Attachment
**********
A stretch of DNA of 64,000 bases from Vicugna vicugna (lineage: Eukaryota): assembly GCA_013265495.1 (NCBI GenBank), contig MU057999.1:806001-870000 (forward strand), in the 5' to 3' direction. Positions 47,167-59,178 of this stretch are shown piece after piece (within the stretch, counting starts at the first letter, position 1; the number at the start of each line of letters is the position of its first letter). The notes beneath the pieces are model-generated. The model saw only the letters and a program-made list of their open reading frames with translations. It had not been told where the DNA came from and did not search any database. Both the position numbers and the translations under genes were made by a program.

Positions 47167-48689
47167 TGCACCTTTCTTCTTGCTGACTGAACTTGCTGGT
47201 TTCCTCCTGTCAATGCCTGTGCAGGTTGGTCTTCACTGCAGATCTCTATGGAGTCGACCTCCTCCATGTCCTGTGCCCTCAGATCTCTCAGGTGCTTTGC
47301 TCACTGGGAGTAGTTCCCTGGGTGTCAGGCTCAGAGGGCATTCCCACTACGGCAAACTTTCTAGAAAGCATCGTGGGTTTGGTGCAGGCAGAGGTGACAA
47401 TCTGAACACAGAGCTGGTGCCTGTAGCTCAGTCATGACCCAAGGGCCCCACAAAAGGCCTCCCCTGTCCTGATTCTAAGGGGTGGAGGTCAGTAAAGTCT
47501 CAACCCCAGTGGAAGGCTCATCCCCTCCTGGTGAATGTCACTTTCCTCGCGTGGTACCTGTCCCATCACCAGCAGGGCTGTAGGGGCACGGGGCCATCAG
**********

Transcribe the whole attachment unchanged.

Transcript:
A stretch of DNA of 64,000 bases from Vicugna vicugna (lineage: Eukaryota): assembly GCA_013265495.1 (NCBI GenBank), contig MU057999.1:806001-870000 (forward strand), in the 5' to 3' direction. Positions 47,167-59,178 of this stretch are shown piece after piece (within the stretch, counting starts at the first letter, position 1; the number at the start of each line of letters is the position of its first letter). The notes beneath the pieces are model-generated. The model saw only the letters and a program-made list of their open reading frames with translations. It had not been told where the DNA came from and did not search any database. Both the position numbers and the translations under genes were made by a program.

Positions 47167-48689
47167 TGCACCTTTCTTCTTGCTGACTGAACTTGCTGGT
47201 TTCCTCCTGTCAATGCCTGTGCAGGTTGGTCTTCACTGCAGATCTCTATGGAGTCGACCTCCTCCATGTCCTGTGCCCTCAGATCTCTCAGGTGCTTTGC
47301 TCACTGGGAGTAGTTCCCTGGGTGTCAGGCTCAGAGGGCATTCCCACTACGGCAAACTTTCTAGAAAGCATCGTGGGTTTGGTGCAGGCAGAGGTGACAA
47401 TCTGAACACAGAGCTGGTGCCTGTAGCTCAGTCATGACCCAAGGGCCCCACAAAAGGCCTCCCCTGTCCTGATTCTAAGGGGTGGAGGTCAGTAAAGTCT
47501 CAACCCCAGTGGAAGGCTCATCCCCTCCTGGTGAATGTCACTTTCCTCGCGTGGTACCTGTCCCATCACCAGCAGGGCTGTAGGGGCACGGGGCCATCAG